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A Mystery Lover's England

In abbeys, castles and pubs, tracking down sites of fictional British sleuths, from Sherlock Holmes to Brother Cadfael

September 06, 1998|SUSAN LENDROTH | Lendroth is a freelance writer who lives in Sierra Madre

SHREWSBURY, England — Most visitors who come here by train hurry out of the station with no more than a glance at the castle looming above. I, however, was here as a friend of a 12th century Benedictine monk named Brother Cadfael, and so I lingered at the bottom of the castle wall next to the station parking lot. I wanted to take in the site where the good brother helped retrieve the bodies of the defenders of Shrewsbury Castle who had been thrown from its turreted walls. It was just as I had imagined it while reading the Cadfael story "One Corpse Too Many" (Mysterious Press, 1979).

In 1138 the siege of Shrewsbury (pronounced shrose-bury) really did end with the garrison being killed. But Brother Cadfael was not there; he sprang from the imagination of British mystery writer Ellis Peters in the 1970s. Still, to a legion of fans, the mystery-solving monk seems more real than the people who actually lived and died in medieval England.

Peters' monastic detective, known from episodes of "Mystery" on PBS as well as the Cadfael novels, has helped popularize the historic-mystery genre, and now the map of England is crowded with fictional sleuths solving crimes through the centuries.

An avid mystery buff, I set out for England with novels rather than guidebooks in hand to track down the haunts of a few of my favorite detectives.

Brother Cadfael's Shrewsbury, on the Welsh border in the west of England, about three hours by train from London, made a great starting point. The castle still stands, much rebuilt over the years, as does the abbey church, the center of Cadfael's Benedictine life. Although little beyond the old street names remains of 12th century Shrewsbury, the medieval atmosphere is preserved in twisting lanes and narrow alleys. From the gateways of half-hidden courtyards to cheery black-and-white Tudor-timbered shops, the close-packed old town struck me as settled and content in its layers of history.

I took a roundabout way--a short walk but a steep climb--from the train station to the center of old Shrewsbury, then downhill to the English Bridge and across the River Severn to Abbey Foregate.

My visit to Brother Cadfael's world began there, at Shrewsbury Abbey. The south porch door, now the main entrance, was used by the original monks in the late 11th century. The monastery is long gone, but the abbey is an active parish church, and the quiet aura of worship engulfed me as I walked up the nave, flanked by immense stone pillars that have stood for nearly a millennium.

The big treat for Cadfael fans is across the road: the Shrewsbury Quest, a replication of monastery life in Cadfael's time. Among the rooms and exhibits are Cadfael's workshop, where "the eaves . . . were hung everywhere with linen bags of dried herbs, his jars of wine sat in plump, complacent rows, the shelves were thronging with bottles and pots of specifics for all the ills of winter" ("Monk's Hood," Mysterious Press, 1980).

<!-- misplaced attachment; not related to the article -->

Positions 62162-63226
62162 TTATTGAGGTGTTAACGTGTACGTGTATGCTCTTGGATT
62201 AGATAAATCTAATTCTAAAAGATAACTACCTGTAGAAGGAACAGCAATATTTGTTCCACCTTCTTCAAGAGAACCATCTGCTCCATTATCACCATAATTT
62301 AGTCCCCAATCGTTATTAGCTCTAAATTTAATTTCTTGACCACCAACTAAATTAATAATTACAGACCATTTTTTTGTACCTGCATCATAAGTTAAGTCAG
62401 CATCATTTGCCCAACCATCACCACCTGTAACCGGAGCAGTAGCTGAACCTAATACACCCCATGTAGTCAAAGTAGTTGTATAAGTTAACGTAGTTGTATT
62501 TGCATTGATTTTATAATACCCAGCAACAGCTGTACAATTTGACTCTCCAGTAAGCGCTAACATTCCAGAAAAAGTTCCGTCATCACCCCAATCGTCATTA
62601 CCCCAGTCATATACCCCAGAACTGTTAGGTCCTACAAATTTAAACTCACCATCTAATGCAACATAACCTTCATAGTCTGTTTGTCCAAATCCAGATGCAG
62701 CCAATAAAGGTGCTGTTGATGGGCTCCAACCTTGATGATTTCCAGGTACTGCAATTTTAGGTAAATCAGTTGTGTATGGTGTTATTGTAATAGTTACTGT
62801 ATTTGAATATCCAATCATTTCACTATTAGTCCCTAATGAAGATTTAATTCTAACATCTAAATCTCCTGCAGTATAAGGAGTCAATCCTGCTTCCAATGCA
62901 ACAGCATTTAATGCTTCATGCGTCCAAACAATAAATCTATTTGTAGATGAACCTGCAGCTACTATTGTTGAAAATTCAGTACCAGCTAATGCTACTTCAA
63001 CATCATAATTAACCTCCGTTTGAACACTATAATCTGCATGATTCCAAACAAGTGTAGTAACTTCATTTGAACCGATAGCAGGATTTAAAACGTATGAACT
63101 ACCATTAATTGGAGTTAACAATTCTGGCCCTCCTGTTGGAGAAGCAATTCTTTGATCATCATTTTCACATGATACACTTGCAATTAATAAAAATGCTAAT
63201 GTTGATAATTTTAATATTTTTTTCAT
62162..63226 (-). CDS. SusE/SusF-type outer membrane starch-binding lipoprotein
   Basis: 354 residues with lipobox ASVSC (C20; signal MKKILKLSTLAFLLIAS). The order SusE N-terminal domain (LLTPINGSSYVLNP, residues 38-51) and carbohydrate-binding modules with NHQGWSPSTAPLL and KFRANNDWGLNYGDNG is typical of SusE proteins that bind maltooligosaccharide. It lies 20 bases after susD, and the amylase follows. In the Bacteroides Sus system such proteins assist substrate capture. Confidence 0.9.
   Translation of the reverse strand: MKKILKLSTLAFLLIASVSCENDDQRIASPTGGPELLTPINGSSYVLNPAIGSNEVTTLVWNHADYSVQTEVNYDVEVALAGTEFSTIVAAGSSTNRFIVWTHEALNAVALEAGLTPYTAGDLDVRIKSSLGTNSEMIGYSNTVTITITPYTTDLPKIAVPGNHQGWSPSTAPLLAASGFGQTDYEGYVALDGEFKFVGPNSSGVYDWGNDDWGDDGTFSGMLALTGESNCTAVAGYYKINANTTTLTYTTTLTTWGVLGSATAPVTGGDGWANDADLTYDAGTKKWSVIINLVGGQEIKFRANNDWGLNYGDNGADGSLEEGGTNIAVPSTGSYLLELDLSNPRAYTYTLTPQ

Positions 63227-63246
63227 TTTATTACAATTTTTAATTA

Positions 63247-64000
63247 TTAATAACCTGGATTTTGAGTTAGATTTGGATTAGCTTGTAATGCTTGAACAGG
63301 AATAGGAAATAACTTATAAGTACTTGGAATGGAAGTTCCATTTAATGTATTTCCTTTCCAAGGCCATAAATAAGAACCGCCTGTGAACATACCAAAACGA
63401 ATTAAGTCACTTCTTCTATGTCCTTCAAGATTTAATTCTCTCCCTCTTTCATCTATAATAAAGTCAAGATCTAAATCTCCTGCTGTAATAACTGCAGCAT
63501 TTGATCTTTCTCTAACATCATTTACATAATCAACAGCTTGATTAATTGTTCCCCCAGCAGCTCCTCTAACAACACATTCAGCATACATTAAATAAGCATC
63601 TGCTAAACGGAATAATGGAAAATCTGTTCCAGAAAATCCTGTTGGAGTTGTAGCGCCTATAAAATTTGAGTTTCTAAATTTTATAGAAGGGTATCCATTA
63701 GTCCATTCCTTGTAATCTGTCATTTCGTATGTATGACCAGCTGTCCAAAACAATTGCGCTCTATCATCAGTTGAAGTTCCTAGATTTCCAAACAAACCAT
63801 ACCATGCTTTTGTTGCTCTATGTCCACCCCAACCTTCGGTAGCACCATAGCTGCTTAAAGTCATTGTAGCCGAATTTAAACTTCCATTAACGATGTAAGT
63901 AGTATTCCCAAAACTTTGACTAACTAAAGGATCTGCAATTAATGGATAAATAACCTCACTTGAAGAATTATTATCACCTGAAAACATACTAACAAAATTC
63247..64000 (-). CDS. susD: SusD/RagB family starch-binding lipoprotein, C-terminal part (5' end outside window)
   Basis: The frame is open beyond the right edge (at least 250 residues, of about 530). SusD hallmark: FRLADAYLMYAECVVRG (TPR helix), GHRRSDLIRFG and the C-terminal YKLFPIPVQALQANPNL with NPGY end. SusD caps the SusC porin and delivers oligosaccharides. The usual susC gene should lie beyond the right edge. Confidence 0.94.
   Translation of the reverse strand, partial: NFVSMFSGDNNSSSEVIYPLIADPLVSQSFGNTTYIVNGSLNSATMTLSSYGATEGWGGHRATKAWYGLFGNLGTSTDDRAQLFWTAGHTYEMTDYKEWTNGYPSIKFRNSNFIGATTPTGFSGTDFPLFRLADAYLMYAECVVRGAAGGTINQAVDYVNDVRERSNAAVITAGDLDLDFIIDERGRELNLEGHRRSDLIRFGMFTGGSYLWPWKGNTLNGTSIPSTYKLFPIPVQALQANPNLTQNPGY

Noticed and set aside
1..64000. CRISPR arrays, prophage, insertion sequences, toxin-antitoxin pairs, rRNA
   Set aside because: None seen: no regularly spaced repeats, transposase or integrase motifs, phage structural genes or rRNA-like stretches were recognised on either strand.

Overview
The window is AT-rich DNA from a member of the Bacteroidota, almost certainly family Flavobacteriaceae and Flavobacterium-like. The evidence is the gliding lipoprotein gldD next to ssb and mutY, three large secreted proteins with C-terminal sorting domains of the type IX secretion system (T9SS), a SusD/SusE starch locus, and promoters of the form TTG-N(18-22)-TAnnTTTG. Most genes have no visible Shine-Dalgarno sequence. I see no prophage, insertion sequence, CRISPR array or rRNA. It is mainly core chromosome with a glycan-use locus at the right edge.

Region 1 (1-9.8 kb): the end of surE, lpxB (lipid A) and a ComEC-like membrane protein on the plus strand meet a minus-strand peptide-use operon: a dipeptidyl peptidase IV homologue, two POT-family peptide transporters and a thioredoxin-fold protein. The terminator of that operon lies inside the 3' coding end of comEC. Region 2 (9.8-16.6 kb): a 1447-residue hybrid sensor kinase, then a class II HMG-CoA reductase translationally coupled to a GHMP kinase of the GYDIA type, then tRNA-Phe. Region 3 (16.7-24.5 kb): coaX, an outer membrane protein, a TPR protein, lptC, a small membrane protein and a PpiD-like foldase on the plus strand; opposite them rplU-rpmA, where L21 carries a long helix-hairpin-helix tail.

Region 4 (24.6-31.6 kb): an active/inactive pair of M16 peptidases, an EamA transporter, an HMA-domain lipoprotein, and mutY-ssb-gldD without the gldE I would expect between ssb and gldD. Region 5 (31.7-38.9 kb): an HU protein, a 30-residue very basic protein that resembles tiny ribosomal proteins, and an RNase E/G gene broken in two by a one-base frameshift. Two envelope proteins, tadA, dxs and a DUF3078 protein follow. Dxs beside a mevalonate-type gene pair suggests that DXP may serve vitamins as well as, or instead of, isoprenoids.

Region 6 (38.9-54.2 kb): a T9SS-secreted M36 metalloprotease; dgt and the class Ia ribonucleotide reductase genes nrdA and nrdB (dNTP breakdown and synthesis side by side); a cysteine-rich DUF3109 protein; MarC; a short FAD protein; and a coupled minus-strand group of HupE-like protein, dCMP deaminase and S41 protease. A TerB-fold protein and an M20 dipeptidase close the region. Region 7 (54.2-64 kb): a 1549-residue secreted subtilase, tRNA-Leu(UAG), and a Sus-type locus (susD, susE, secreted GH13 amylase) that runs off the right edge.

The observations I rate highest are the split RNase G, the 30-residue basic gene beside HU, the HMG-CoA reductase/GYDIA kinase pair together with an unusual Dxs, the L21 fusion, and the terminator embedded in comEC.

A pair of robed monks--actors, I assume--paced the courtyard, their brown robes sweeping the walkways. One brother stopped beside me and pointed to a lily. "It's beautiful like you, mistress," he said with a wink. "If I were 800 years younger . . . " Who knew Cadfael's mates were such flatterers!

Visitors may try their hands at calligraphy in the scriptorium, merels (medieval tic-tac-toe) in the cloisters and the chance to solve a mystery from clues scattered throughout the grounds.

A gravel footpath led down to Cadfael's Meole Brook. I sat alone by the purple thistles, watching minnows dart in the shallows and ducks paddle downstream. There, it was easy to imagine the good brother, habit kilted above his knees, gathering water plants just around the bend in another time.


As Peters adopted Shrewsbury, Candace Robb has made the northern England city of York the setting for her 14th century detective, Owen Archer. Like Cadfael, he is Welsh-born and works with herbs--he is an apothecary's apprentice--but Archer's life in the York of 1363 is quite different from Cadfael's monastic routine of two centuries earlier.

When Archer arrived at York, a prosperous commercial center, he entered the walled city "from the south, through Micklegate Bar, across Ouse Bridge with its stench of fishmongers and public privy, through King's Square and up Petergate, making first for the minster" ("The Apothecary Rose," St. Martin's Paperbacks, 1993).

It is possible to retrace Archer's route (though, fortunately, without the smells), since many of York's medieval streets as well as Micklegate Bar (gate) still exist. However, I entered old York over Micklegate Bar rather than through it, climbing the steps there to stroll south along one of the restored sections of the city walls.

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